·

Long-term VAT and Income tax receivables, recorded as Other non-current assets:  This classification is used for amounts not approved for refund or credit in countries where the Company's subsidiary has not demonstrated the ability to obtain refunds within one year and/or for amounts which are subject to outstanding disputes.  An allowance is provided against VAT and income tax receivable balances in dispute when the Company does not expect to eventually prevail in its recovery. The Company does not currently have any allowances provided against VAT and income tax receivables.



The following table summarizes the VAT receivables reported by the Company (in thousands):







 

 

 

 

 

 



 

 

 

 

 

 



 

May 31,

 

August 31,



 

2018

 

2017

Prepaid expenses and other current assets

 

$

7,256 

 

$

6,650 

Other non-current assets

 

 

19,758 

 

 

24,904 

Total amount of VAT receivables reported

 

$

27,014 

 

$

31,554 



The following table summarizes the Income tax receivables reported by the Company (in thousands):







 

 

 

 

 

 



 

 

 

 

 

 



 

May 31,

 

August 31,



 

2018

 

2017

Prepaid expenses and other current assets

 

$

4,236 

 

$

6,403 

Other non-current assets

 

 

17,347 

 

 

10,492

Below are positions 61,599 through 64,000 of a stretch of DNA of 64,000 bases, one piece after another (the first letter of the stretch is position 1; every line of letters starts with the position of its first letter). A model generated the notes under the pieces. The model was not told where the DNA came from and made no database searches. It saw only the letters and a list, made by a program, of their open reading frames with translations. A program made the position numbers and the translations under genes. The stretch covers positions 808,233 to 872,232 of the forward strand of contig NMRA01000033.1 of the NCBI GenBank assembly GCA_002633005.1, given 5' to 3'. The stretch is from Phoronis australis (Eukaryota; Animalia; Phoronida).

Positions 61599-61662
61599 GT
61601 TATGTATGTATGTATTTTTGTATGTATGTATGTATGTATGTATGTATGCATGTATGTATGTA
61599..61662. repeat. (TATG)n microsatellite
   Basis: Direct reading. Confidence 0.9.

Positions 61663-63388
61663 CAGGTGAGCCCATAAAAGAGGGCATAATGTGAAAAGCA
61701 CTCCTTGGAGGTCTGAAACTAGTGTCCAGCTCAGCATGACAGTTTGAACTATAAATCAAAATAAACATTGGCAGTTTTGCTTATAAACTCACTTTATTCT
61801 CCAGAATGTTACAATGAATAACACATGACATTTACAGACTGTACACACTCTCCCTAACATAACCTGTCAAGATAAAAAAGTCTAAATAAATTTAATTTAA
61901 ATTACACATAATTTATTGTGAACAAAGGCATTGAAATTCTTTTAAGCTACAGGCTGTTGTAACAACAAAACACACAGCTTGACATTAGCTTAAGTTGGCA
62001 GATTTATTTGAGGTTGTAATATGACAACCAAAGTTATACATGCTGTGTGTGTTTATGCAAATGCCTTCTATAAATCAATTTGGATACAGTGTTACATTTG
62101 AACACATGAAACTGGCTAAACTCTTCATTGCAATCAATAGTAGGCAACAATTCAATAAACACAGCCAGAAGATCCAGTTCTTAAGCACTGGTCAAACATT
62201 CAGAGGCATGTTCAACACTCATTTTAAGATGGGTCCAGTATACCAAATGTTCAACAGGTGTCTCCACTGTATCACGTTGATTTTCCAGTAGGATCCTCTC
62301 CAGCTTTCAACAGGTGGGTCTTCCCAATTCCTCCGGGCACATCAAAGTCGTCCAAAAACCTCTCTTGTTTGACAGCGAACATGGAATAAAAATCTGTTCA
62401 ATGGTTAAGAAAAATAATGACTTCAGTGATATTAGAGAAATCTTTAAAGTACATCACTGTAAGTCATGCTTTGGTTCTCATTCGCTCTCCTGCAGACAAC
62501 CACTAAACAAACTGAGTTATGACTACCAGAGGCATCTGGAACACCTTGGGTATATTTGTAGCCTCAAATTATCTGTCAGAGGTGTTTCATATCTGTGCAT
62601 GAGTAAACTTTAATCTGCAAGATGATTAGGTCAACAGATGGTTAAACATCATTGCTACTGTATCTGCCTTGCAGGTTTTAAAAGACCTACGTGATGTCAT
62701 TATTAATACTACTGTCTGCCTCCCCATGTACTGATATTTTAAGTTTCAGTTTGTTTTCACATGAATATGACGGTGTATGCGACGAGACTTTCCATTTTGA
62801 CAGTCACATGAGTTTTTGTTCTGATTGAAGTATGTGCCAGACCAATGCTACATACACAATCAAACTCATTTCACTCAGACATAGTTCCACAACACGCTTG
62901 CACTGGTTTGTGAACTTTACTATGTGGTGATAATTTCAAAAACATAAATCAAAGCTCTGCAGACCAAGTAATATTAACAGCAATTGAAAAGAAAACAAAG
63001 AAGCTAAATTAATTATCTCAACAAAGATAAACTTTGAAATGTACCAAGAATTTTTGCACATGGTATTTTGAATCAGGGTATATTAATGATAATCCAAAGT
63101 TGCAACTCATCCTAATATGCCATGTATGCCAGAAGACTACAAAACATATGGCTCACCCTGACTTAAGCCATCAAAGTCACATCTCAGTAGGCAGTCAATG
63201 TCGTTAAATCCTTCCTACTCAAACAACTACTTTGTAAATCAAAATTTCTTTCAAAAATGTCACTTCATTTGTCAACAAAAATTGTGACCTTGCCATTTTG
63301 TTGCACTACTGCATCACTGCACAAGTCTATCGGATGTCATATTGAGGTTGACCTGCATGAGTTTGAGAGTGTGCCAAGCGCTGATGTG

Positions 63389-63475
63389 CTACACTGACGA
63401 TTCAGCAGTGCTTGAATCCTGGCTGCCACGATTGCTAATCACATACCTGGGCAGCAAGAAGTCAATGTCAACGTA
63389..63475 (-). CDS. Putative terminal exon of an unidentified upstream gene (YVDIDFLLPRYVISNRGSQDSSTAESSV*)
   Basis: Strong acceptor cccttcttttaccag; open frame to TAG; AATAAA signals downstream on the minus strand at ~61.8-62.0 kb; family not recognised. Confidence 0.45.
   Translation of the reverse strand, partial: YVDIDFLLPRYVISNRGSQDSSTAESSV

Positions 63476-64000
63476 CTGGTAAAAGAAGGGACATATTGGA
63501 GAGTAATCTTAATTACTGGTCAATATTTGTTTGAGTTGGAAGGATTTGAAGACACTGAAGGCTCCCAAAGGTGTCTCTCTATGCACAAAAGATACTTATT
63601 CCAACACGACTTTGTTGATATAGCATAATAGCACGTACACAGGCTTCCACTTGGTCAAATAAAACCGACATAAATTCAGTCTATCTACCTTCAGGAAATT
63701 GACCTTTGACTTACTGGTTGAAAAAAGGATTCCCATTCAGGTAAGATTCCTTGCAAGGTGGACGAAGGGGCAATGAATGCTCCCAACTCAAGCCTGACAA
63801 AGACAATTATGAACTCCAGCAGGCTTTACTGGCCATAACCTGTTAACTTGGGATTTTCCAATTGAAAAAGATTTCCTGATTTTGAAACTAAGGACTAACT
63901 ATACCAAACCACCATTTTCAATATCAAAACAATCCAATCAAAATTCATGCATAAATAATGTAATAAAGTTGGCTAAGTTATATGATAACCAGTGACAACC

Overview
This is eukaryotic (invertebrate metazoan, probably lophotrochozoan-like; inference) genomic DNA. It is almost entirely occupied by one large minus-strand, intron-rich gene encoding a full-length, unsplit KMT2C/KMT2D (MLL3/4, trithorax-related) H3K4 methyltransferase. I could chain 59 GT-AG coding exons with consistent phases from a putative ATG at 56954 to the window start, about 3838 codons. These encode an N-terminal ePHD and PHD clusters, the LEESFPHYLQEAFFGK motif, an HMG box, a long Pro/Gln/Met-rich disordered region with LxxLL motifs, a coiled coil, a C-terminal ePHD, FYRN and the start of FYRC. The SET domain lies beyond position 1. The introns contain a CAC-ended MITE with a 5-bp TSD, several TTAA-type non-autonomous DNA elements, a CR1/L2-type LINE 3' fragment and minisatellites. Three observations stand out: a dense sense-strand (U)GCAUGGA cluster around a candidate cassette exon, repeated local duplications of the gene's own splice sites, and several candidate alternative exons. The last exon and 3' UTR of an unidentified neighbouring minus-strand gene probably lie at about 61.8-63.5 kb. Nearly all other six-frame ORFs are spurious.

Total amount of Income tax receivables reported

 

$

21,583 

 

$

16,895 



Merchandise Inventories – Merchandise inventories, which include merchandise for resale, are valued at the lower of cost (average cost) or net realizable value.  The Company provides for estimated inventory losses and obsolescence between physical inventory counts on the basis of a percentage of sales.  The provision is adjusted periodically to reflect the trend of actual physical inventory count results, with physical inventories occurring primarily in the second and fourth fiscal quarters.  In addition, the Company may be required to take markdowns below the carrying cost of certain inventory to expedite the sale of such merchandise.



Stock Based Compensation  The Company utilizes three types of equity awards: stock options (“options”), restricted stock awards (“RSAs”) and restricted stock units (“RSUs”).  The Company adopted ASU 2016-09 – Compensation - Stock Compensation (Topic 718) on September 1, 2017, see Note 1 – Company Overview and Basis of Presentation for more information on the implementation. Compensation related to options is accounted for by applying the valuation technique based on the Black-Scholes model. Compensation related to RSAs and RSUs is based on the fair market value at the time of grant.  The Company recognizes the compensation cost related to these awards over the requisite service period as determined by the grant, amortized ratably or on a straight line basis over the life of the grant. As a result of adoption of ASU 2016-09, the Company currently accounts for actual forfeitures as they occur.  The Company records the tax savings resulting from tax deductions in excess of expense for stock-based compensation and the tax deficiency resulting from stock-based compensation in excess of the related tax deduction as income tax expense or benefit, based on ASU 2016-09. In addition, the Company reflects the tax savings (deficiency) resulting from the taxation of stock-based compensation as an operating cash flow in its consolidated statement of cash flows.